Twitter Inc. delivered its first quarterly profit and an unexpected return to revenue growth, helped by expansion outside the United States, Reuters reports.
The results pushed the shares in the social network to more than two-year highs on Thursday.
Overall revenue rose 2 percent in the fourth quarter from a year earlier, handily beating analyst estimates that called for a fourth straight quarter of declines, the news agency said.
Revenue from outside the US rose 17 percent, making up for an 8 percent decline in US sales. Revenue from Japan rose 34 percent to US$106 million.
Chief financial officer Ned Segal said Chinese exporters were strong advertisers abroad.
Shares closed 12.1 percent higher at US$30.18 after hitting a high of US$35.00. Twitter was founded in 2006 and went public in 2013 at US$26 a share.
Twitter, which has doubled the number of characters allowed per tweet and made other changes to attract users, said the number of daily active users rose 12 percent.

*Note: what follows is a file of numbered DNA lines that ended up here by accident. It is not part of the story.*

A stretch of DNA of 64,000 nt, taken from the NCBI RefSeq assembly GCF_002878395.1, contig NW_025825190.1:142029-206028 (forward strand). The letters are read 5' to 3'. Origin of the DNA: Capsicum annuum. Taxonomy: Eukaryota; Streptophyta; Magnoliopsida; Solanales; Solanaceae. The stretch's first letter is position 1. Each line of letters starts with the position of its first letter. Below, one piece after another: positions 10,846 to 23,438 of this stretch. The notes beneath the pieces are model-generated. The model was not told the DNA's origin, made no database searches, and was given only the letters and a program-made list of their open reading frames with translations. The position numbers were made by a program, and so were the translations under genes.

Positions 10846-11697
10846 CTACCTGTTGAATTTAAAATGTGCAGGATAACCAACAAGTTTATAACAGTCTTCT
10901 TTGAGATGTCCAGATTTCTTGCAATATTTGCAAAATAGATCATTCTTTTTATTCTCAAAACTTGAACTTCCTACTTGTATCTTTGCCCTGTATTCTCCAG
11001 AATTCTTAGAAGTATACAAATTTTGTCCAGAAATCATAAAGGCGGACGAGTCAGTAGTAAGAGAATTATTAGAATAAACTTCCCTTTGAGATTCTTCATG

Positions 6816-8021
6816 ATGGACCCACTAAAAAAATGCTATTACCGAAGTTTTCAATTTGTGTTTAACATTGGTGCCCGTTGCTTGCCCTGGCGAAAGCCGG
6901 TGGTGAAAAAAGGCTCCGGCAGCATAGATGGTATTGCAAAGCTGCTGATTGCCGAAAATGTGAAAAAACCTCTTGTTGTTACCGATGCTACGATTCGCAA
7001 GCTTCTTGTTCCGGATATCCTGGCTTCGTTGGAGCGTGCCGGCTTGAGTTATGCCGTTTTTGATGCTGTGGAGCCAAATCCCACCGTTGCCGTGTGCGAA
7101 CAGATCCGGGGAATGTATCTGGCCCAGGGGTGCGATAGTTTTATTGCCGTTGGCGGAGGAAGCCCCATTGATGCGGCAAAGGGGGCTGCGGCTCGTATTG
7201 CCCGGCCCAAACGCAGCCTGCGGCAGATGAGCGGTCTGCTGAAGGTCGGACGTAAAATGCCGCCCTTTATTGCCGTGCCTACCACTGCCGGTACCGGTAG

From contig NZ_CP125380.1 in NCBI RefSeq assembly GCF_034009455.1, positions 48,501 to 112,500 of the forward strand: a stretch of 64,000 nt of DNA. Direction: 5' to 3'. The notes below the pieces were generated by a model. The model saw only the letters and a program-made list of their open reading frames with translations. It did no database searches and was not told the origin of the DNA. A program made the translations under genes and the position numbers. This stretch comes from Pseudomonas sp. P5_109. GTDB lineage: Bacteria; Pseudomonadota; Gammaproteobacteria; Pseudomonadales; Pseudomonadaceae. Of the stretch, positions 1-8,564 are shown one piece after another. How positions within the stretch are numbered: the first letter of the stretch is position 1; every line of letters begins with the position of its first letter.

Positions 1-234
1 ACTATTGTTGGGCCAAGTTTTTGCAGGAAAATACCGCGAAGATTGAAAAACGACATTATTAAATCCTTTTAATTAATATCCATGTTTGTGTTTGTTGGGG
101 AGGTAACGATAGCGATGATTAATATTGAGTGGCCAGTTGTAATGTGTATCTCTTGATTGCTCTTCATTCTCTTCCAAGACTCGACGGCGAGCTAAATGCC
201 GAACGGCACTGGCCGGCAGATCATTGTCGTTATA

Monthly active users grew more slowly, up 4 percent from a year earlier to 330 million. That was flat from the third quarter, which the company blamed in part on seasonal weakness and its purge of fake and spam accounts.
The company said revenue was helped by using data to make the targeting of ads more individualized, a process known as machine learning. That raised clickthrough rates, or the ratio of users who click on a specific ad to the number that view it.
The company also cited higher video ad sales and redesigned ad formats as helping to grow revenue.
In the past year, chief executive Jack Dorsey focused on tweaking the product he co-founded to attract users, including by trying to limit user harassment.
Twitter also struck deals with media companies for live news and entertainment shows.
The company reported a net profit of US$91.1 million, or 12 cents per share, compared with a loss of US$167.1 million, or 23 cents per share, a year earlier.
It said it expects to be “GAAP profitable for the full year 2018”, referring to generally accepted accounting principles.
But analysts were split on what lies ahead for the company.
James Cakmak, of Monness, Crespi, Hardt & Co., said in a client note that Twitter needs to attract more new users, adding that it is trading at a “lofty premium” given expected earnings.
– Contact us at [email protected]